Then I read another blog by a woman who calls herself the “incompetent hausfrau” and she’s funny too. She posted briefly, pointedly and succinctly the other day about her alcoholic mother  and the numerous violent and unsuccessful attempts her mother has made on her own life. I read with awe because she said at the end that she knows God loves her mother because her mother is still here and that the takeaway at the end is that God loves us all and that We Are All Meant To Be Here. I sighed and reflected on her post: I have experienced some of what she shared as a witnessing daughter to my own mother’s addictions, but I didn’t have the guts to say so because it’s not my story. But as I sit here and stare at this screen and watch my fingers type these words, I realize that just because it’s not my addiction and my pain that my mother experienced, I was involved; I do have a story. I am part of that story.

I am a survivor of and witness to gut-wrenching family dysfunction and suffering. I wasn’t raped or locked in a basement with no food or light. I wasn’t beaten every night, I wasn’t burned or cut, but I suffered emotionally; I was neglected and ignored, secondary to disorders and addictions and coping skills that never meant me personal harm but that hurt me anyway. The word “incidental” comes to mind; “unintentional grounding” (like in football) or “unforced error” (like in baseball); “benign neglect” is another phrase and these experiences have shaped me and made me efficient, indifferent, cold, hard, tough and strong (sometimes I miss those ways!). There is no getting around the fact that I was an encumbrance to a woman who was suffering mental disorders and a father who coped the best he knew how and did everything he could to keep us afloat financially and that meant working like a beaver every day and into the night. My parents are old now: my dad is 80 and my mother will be 78 shortly. They are both very bright – some of the smartest people I know. Mom has a great sense of humor, a bizarre strength that she draws from to keep her going yet not going enough to really recover and empower herself. Regardless of her disorder, there’s something emotional, spiritual holding her back, always has been because no one with her amount of self interest should not be as artistically silent as she is, and while I don’t know exactly what it is, I fear I have it too.  My dad is very bright as well, he doesn’t like to talk about problems, he thinks therapy is for other people; he has a very strong sense of his relationship with God that I can not boast for myself. I am envious of the peace he seems to find in Christ. I know it is available to me, I just don’t feel worthy sometimes of God’s love because I am still so angry inside.

The 1960s and 1970s were not a fashionable time to raise children. Women wanted their independence and men were fighting it. All my life I have heard from my mother that she chose marriage over a career on the stage; that she put everything on hold. That she never submitted her cartoons, some of them brilliant, to The New Yorker. We moved in 1981 to a 10-year-old  house in Virginia, “a kleenex box” as my mother calls it from an old victorian in Buffalo, NY. The house in NY is luckier for our departure as my parents are reluctant property maintainers. The fact of the matter is that when my parents moved into our first family house in Buffalo, I have been told that a neighbor told my mother that she’d “rather have clean blacks live next door” than my family. Ahh, the 60s in America. My mother still pines for that house. She still talks about the past and her choices as though some of them are still viable. I’ve had regret over not ordering the cheesecake or buying the red heels instead of the navy flats, but to spend your entire mental existence in the “what ifs” and “I coulda dones” is a recipe for a tumor, yet she continues with it. It’s hard to witness, but I have to figure out a way to let it go.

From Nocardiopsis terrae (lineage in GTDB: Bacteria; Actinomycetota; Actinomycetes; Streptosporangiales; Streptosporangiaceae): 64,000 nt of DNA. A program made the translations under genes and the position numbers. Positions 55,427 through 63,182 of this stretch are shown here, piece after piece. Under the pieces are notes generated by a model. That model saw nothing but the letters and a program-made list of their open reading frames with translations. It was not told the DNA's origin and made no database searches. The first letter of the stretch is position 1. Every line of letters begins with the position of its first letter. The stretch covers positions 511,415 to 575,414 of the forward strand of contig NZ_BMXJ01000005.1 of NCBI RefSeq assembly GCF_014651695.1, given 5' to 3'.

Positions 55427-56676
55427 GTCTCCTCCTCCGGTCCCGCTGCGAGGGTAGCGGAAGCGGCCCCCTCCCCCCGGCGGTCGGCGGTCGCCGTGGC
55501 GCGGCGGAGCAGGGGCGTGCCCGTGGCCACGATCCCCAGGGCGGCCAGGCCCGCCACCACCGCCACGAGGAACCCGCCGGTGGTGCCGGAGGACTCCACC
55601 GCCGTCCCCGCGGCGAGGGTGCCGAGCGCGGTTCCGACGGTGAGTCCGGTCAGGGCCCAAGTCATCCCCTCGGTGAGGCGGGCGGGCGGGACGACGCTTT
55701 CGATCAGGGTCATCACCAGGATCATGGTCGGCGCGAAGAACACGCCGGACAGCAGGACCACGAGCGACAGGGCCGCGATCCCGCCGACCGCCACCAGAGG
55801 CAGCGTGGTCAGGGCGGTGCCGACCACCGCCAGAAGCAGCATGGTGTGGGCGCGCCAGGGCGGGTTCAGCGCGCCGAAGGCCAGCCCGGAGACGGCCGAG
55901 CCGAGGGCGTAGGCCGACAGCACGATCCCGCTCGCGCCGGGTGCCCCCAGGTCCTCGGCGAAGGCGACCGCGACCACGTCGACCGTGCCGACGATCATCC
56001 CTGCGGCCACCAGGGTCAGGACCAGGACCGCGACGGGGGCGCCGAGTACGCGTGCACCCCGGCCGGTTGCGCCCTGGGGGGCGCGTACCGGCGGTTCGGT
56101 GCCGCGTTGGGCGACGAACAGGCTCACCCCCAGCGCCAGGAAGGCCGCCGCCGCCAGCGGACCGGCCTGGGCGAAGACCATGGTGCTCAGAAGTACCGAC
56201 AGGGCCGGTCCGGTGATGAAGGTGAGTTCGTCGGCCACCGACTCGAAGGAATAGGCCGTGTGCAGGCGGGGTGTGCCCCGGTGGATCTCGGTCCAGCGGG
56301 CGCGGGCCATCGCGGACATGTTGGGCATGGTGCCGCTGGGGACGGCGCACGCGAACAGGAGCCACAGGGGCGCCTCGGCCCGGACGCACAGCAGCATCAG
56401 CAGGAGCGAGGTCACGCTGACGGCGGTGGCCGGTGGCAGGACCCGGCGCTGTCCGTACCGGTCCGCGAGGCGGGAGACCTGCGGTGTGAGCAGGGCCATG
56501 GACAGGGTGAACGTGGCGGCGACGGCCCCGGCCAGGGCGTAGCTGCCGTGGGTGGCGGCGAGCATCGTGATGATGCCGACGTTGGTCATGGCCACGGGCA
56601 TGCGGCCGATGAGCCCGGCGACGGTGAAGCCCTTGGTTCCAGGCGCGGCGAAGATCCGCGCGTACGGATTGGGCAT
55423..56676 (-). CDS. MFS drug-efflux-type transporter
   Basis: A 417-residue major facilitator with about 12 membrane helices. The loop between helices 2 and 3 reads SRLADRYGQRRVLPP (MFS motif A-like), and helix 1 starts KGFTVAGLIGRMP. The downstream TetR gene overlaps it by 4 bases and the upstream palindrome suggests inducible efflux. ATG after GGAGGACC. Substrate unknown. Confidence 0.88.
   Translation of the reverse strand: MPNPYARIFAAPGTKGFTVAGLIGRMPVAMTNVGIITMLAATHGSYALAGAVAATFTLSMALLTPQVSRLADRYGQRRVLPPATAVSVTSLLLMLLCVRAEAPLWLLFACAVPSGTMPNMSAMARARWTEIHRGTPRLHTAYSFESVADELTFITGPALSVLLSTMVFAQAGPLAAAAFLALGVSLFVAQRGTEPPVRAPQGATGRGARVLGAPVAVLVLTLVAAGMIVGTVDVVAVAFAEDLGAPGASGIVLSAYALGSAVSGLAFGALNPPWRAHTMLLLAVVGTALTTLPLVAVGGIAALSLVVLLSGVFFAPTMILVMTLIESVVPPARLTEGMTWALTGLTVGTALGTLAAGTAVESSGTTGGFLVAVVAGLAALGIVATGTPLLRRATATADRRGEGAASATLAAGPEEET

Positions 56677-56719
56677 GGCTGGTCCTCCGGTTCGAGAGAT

I have proof of that statement about the tumor. A few years ago, when I was in the midst of ACOA, psychotherapy and other fun spiritual and mental purges, I consulted on the phone with someone some of you might consider a quack. She’s not. Her name is Dr. Mona Lisa Schulz and she’s a medical intuitive: she’s a medical doctor with a practice in neurology and brain trauma and also a gifted psychic. I went to her on the recommendation of a friend after suffering for years with IBS. Part of my condition is genetic and part of it is emotional. I called Mona Lisa in July 2007 and she gave me the straight poop. No pun intended. She only wanted to know my age, my name and my gender and off we went. She did a visual scan of my body, my chakras and zeroed in on my 3rd chakra (I’ll write about chakras sometime later) located in the abdomen, which is our place/home of personal power, sense of self,  self respect and addictions. If you don’t wanna know about what’s going on between your spirit and your body, don’t contact her because she will absolutely tell you.